Limits...
Microtubule-dependent plus- and minus end-directed motilities are competing processes for nuclear targeting of adenovirus.

Suomalainen M, Nakano MY, Keller S, Boucke K, Stidwill RP, Greber UF - J. Cell Biol. (1999)

Bottom Line: No directed movement was observed in nocodazole-treated cells.Switching between plus- and minus end-directed elementary speeds at frequencies up to 1 Hz was observed in the periphery and near the MT organizing center (MTOC) after recovery from nocodazole treatment.The data imply that a single cytosolic Ad particle engages with two types of MT-dependent motor activities, the minus end- directed cytoplasmic dynein and an unknown plus end- directed activity.

View Article: PubMed Central - PubMed

Affiliation: Institute of Zoology, University of Zürich, CH-8057 Zürich, Switzerland.

ABSTRACT
Adenovirus (Ad) enters target cells by receptor-mediated endocytosis, escapes to the cytosol, and then delivers its DNA genome into the nucleus. Here we analyzed the trafficking of fluorophore-tagged viruses in HeLa and TC7 cells by time-lapse microscopy. Our results show that native or taxol-stabilized microtubules (MTs) support alternating minus- and plus end-directed movements of cytosolic virus with elementary speeds up to 2.6 micrometer/s. No directed movement was observed in nocodazole-treated cells. Switching between plus- and minus end-directed elementary speeds at frequencies up to 1 Hz was observed in the periphery and near the MT organizing center (MTOC) after recovery from nocodazole treatment. MT-dependent motilities allowed virus accumulation near the MTOC at population speeds of 1-10 micrometer/min, depending on the cell type. Overexpression of p50/dynamitin, which is known to affect dynein-dependent minus end-directed vesicular transport, significantly reduced the extent and the frequency of minus end-directed migration of cytosolic virus, and increased the frequency, but not the extent of plus end-directed motility. The data imply that a single cytosolic Ad particle engages with two types of MT-dependent motor activities, the minus end- directed cytoplasmic dynein and an unknown plus end- directed activity.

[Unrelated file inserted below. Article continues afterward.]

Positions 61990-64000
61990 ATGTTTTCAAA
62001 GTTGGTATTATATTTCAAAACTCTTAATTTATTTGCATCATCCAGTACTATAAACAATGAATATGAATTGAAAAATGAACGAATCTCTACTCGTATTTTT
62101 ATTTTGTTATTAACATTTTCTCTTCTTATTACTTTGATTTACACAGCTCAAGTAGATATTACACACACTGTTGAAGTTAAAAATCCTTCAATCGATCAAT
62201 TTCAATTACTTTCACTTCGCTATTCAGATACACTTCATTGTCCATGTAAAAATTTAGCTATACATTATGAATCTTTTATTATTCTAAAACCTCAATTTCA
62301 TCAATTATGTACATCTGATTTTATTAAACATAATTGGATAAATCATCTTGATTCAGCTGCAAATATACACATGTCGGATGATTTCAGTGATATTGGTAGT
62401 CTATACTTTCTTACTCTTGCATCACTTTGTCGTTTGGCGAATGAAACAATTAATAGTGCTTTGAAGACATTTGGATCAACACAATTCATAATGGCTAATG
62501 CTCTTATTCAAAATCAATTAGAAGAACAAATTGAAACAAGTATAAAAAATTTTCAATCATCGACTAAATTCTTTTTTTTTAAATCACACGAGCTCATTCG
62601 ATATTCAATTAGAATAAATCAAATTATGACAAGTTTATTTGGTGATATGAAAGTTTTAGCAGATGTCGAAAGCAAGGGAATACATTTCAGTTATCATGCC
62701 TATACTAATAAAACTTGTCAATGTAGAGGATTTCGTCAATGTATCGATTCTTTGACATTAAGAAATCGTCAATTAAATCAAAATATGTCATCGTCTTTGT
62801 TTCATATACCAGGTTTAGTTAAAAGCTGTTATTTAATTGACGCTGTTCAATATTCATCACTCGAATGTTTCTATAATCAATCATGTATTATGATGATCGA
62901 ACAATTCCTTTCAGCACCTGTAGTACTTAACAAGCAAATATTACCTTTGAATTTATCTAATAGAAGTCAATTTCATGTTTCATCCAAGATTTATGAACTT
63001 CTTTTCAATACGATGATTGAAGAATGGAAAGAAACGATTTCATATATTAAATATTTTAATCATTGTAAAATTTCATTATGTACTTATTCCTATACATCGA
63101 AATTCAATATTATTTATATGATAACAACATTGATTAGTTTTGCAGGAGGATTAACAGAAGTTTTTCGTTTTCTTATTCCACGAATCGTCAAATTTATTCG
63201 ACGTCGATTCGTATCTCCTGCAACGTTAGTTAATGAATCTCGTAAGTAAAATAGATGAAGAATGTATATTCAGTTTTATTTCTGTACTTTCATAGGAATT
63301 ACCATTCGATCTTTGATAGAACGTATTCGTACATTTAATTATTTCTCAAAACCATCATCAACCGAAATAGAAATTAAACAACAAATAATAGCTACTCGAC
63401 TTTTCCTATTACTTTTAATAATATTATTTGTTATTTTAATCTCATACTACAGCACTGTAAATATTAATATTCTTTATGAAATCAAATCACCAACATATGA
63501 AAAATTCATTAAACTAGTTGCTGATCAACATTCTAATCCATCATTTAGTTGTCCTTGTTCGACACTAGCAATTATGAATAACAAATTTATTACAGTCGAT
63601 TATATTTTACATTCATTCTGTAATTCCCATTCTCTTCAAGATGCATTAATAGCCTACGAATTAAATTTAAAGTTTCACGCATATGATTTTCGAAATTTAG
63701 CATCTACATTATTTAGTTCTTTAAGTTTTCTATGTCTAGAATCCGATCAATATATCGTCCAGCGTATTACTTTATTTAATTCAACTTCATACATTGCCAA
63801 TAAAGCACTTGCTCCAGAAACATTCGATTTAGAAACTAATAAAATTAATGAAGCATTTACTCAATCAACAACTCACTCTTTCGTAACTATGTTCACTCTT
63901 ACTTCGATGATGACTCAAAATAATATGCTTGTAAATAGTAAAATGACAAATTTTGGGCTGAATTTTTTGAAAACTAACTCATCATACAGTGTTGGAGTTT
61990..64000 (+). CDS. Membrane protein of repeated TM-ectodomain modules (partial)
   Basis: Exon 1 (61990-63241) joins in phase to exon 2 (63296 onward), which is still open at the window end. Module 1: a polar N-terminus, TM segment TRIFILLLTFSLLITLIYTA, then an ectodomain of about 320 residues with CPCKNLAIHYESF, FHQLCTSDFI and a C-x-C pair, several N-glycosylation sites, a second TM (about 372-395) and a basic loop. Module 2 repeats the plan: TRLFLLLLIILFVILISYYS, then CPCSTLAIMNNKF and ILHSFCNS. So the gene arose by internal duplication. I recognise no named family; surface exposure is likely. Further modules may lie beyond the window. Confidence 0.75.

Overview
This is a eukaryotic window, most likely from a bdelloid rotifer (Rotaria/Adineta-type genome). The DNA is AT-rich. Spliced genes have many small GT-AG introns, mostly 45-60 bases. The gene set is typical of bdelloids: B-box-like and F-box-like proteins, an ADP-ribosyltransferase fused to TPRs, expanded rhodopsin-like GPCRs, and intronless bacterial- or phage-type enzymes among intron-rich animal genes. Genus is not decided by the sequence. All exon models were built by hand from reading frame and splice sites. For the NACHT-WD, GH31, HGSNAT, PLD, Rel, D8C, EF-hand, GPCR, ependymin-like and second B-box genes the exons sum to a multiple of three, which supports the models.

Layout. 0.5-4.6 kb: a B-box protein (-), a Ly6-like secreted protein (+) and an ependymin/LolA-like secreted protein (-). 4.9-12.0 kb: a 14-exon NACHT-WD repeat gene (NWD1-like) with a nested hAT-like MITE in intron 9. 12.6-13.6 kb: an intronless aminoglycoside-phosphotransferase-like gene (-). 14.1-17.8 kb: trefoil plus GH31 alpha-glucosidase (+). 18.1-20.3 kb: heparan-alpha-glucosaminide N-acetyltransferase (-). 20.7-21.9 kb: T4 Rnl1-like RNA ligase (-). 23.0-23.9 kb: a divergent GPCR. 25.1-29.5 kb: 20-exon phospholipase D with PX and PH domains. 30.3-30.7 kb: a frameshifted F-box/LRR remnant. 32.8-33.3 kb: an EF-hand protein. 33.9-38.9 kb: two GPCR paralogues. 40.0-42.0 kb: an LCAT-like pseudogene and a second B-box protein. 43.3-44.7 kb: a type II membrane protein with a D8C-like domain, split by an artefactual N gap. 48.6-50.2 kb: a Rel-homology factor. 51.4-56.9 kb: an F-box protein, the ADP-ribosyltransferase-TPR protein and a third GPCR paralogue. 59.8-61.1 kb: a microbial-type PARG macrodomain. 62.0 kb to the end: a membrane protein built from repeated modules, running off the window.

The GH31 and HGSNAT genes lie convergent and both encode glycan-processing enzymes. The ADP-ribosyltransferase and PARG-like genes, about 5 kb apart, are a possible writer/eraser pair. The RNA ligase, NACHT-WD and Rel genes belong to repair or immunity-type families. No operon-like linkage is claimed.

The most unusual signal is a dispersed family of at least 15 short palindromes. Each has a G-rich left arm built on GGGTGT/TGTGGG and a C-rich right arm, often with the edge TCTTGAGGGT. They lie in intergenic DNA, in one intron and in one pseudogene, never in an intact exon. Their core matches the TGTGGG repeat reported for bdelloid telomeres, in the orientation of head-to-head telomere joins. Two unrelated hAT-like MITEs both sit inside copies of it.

Show MeSH

Related in: MedlinePlus

Microtubule-dependent transport of Ad2 to the  MTOC/nuclear envelope. (A) TR-labeled Ad2 was bound to  HeLa cells in the cold and internalized for 15 (panel a) or 60 min  (panel b). Cells were labeled for γ-tubulin and analyzed by confocal laser scanning microscopy (shown are the sections that contained the perinuclear punctate γ-tubulin signal only). Virus  particles (red) and γ-tubulin (green) are pseudocolored. (B) TR-labeled Ad2 was bound to HeLa cells in the cold in the absence  (panels a and b) or presence of either 20 μM nocodazole (panels  c–f) or 25 nM taxol (panels g and h). Drug treatment included a  30-min preincubation with drugs before virus binding. Cells were  warmed to 37°C in the presence or absence of drugs for 75 min  (panels a–d, and h) or treated with nocodazole for the same time  followed by an incubation without drug for 75 min (panels e and  f). Cells were fixed in pFA and stained for lamins A, -B, and -C  using anti-rabbit FITC and analyzed by confocal microscopy for  TR and FITC fluorescence. Complete stacks of optical sections  are shown.
© Copyright Policy
Related In: Results  -  Collection


getmorefigures.php?uid=PMC2132937&req=5

Figure 2: Microtubule-dependent transport of Ad2 to the MTOC/nuclear envelope. (A) TR-labeled Ad2 was bound to HeLa cells in the cold and internalized for 15 (panel a) or 60 min (panel b). Cells were labeled for γ-tubulin and analyzed by confocal laser scanning microscopy (shown are the sections that contained the perinuclear punctate γ-tubulin signal only). Virus particles (red) and γ-tubulin (green) are pseudocolored. (B) TR-labeled Ad2 was bound to HeLa cells in the cold in the absence (panels a and b) or presence of either 20 μM nocodazole (panels c–f) or 25 nM taxol (panels g and h). Drug treatment included a 30-min preincubation with drugs before virus binding. Cells were warmed to 37°C in the presence or absence of drugs for 75 min (panels a–d, and h) or treated with nocodazole for the same time followed by an incubation without drug for 75 min (panels e and f). Cells were fixed in pFA and stained for lamins A, -B, and -C using anti-rabbit FITC and analyzed by confocal microscopy for TR and FITC fluorescence. Complete stacks of optical sections are shown.

Mentions: Previous EM studies have detected Ads in close association with MTs both in vivo and in vitro (data not shown) (Dales and Chardonnet, 1973; Luftig and Weihing, 1975; Weatherbee et al., 1977; Miles et al., 1980). To ask whether MTs are actually needed for directional transport of virus to the nucleus, we first tested if virus could be detected at the MTOC in cultured epitheloid HeLa cells. In these cells the MTOC predominantly contains the minus ends of MTs and is located in the perinuclear area as confirmed with an anti–γ-tubulin immunostaining and confocal microscopy (Fig. 2 A). As expected (i.e., Moudjou et al., 1996), γ-tubulin was found all over the cytoplasm but was concentrated at a perinuclear location (Fig. 2 A, green dot). Of a total of 101 examined cells, 75% had a perinuclear enrichment of incoming virus at 60 min postinfection (p.i.). At 15 min postinternalization no enrichment was observed.